If You're Over 65, Don't Keep This in Your Bathroom, Experts Warn
This one thing could become extremely hazardous for you.
We are more prone to health conditions and complications once we get older: arthritis, heart disease, and various forms of dementia, to name a few. Most of this is attributed to how our bodies change over time, but there are things we can do to mitigate health risks—from giving up certain alcoholic drinks to avoiding driving at particular times of the day. According to experts, there's also one major hazard in your bathroom you should get rid of if you're over 65. Read on to find out what you should ditch as a safety precaution.
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If you're over 65, pay attention to what kind of toilet you have in your bathroom.
You might not think much about the different types of toilets you could have in your bathroom—but once you reach a certain age, you should. Robin Schiltz, a senior home safety specialist and founder of Senior Safety Advice, says that it is not recommended for people over the age of 65 to have a low toilet seat.
"Many seniors have weak leg muscles or problems with balance. This makes it difficult to control both how they sit down and how they get up from a low toilet seat," she explains. "Weak leg muscles increase the risk of falls during the transition from standing to sitting and vice versa, particularly for a frail senior."
But falling is not the only problem. Terri Lemere, MS, an occupational therapist and certified aging in place specialist, says that weakened muscles could make it so that an older adult is unable to get up from a low toilet seat on their own. "This could result in sitting on the toilet seat for a very long time, causing pressure sores or skin breakdown on older, sensitive skin," Lemere says.
Experts recommend that older adults use a higher toilet seat.
Experts recommend that older adults use a higher toilet seat because it "promotes easier, safer transfers to and from the toilet," according to Lemere.
"Using a raised toilet seat keeps the knees at the same height as the hips," Schiltz adds. "This reduces the strength and effort needed to get up or sit down."
While you can just make the switch from a low toilet to a high toilet, you don't necessarily need to go out and buy an entirely new commode. According to Schiltz, there are different products available that can raise the height of an existing toilet seat anywhere from three to five inches. "Raised toilet seats simply fasten to the toilet bowl in place of the existing toilet seat. Some come with handlebars that can help even more," she explains.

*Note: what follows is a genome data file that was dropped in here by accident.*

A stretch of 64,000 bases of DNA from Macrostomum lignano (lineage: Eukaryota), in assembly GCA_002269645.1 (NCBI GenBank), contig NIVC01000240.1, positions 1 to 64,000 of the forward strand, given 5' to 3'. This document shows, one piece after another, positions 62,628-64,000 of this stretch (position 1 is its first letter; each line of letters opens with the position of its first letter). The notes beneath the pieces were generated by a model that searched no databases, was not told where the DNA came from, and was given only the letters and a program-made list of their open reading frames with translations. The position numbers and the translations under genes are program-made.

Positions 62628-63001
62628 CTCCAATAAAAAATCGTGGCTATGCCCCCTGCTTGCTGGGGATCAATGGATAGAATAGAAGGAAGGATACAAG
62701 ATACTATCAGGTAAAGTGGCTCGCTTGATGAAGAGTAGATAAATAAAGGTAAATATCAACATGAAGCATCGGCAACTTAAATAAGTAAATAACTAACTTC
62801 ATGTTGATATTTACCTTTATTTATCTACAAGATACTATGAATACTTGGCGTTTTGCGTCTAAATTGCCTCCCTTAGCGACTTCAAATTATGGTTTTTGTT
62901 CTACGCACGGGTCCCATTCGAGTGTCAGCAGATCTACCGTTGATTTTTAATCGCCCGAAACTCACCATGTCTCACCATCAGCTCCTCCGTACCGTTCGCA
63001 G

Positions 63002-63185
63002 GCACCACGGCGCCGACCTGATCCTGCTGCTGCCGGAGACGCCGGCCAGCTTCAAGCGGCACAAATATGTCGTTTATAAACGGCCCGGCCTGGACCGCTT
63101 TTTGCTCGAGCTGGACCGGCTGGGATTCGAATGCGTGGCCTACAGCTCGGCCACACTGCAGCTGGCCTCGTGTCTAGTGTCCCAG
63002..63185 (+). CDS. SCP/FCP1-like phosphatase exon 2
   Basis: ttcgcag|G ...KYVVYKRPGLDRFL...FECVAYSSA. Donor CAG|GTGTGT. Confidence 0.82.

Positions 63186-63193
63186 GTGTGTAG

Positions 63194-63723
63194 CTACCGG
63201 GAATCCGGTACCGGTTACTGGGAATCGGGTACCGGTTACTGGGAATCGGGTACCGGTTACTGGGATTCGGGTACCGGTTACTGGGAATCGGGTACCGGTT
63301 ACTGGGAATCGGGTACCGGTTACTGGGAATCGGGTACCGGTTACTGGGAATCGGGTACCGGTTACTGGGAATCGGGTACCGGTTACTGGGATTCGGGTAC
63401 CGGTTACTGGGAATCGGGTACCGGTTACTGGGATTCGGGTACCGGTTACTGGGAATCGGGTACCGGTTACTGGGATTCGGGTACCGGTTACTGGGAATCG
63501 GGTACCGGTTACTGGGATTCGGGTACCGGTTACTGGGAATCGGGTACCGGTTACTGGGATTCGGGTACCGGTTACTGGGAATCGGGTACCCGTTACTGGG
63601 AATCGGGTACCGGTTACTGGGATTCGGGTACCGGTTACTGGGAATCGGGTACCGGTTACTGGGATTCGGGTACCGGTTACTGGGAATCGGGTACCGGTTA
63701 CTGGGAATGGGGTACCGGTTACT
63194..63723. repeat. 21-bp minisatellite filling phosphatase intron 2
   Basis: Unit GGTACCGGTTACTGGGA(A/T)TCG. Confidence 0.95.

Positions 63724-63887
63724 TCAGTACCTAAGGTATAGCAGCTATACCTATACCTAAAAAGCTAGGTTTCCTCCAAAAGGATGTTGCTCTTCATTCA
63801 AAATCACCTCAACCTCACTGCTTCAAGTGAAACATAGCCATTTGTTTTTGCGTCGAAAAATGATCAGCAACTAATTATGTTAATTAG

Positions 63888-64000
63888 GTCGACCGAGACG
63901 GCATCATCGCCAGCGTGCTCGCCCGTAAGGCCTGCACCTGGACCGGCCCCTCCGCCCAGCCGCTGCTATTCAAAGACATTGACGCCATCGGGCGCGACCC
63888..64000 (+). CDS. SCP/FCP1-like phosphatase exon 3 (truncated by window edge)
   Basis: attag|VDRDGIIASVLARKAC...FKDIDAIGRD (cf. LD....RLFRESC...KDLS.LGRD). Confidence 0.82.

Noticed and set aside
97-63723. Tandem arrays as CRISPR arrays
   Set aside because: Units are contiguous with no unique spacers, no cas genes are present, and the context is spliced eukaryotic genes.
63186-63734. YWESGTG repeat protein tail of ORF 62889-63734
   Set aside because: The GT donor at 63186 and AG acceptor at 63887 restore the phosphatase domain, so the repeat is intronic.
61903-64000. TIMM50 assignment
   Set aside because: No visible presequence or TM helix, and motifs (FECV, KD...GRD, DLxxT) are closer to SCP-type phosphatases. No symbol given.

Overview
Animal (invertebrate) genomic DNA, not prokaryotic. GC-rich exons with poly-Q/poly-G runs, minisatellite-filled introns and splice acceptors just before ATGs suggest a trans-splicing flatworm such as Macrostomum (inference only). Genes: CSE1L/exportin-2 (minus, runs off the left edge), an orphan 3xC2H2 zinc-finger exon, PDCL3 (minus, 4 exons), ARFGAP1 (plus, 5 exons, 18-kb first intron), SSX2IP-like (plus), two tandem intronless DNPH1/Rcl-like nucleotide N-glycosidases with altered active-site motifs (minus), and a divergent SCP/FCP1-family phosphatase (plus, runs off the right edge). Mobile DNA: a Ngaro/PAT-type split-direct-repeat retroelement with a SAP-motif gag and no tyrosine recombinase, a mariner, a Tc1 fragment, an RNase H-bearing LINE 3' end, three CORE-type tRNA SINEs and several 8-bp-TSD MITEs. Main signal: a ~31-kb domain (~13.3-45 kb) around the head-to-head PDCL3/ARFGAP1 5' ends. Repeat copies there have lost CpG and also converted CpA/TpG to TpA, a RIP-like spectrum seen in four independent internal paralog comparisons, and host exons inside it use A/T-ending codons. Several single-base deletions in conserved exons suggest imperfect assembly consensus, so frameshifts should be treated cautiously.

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This is not the only thing you can do to make your bathroom safer.
Fixing your toilet seat is just one step experts recommend you take to make your bathroom less hazardous as you get older. According to Schiltz, there are a number of precautions you're advised to make once you reach 65 because "bathrooms have an inherently high risk of slips and falls."
For Schiltz, this includes seniors installing grab bars in the shower and by the toilet, as well using non-slip mats in the shower. Those with weaker leg muscles or balance concerns should also consider having a chair when they shower.
"Another thing you don't want to keep in your bathroom is soap scum in the tub, as the buildup can be slippery and pose a safety hazard," Nancy Belcher, PhD, a health care expert and co-founder of anti-aging wellness center Winona, warns. "Regularly cleaning all bathroom surfaces eliminates this risk."
Millions of people over the age of 65 in the U.S. suffer from falls every year.
Every second of every day, someone over the age of 65 falls in the U.S., according to the Centers for Disease Control and Prevention (CDC). This can have fatal consequences, "making falls the leading cause of injury and injury death," per the agency. The latest data shows that about 36 million falls are reported among older adults each year, resulting in about 32,000 deaths.
According to the CDC, we encounter more risk factors for falling once we're over the age of 65. These include lower body weakness, vitamin D deficiency, difficulties with walking and balance, the use of medicines, vision problems, foot pain or poor footwear, and home hazards—like a low toilet seat.
"Most falls are caused by a combination of risk factors. The more risk factors a person has, the greater their chances of falling," the CDC says. "[But] falls are not a normal part of aging. You can keep on your feet and avoid the risk of a fall."
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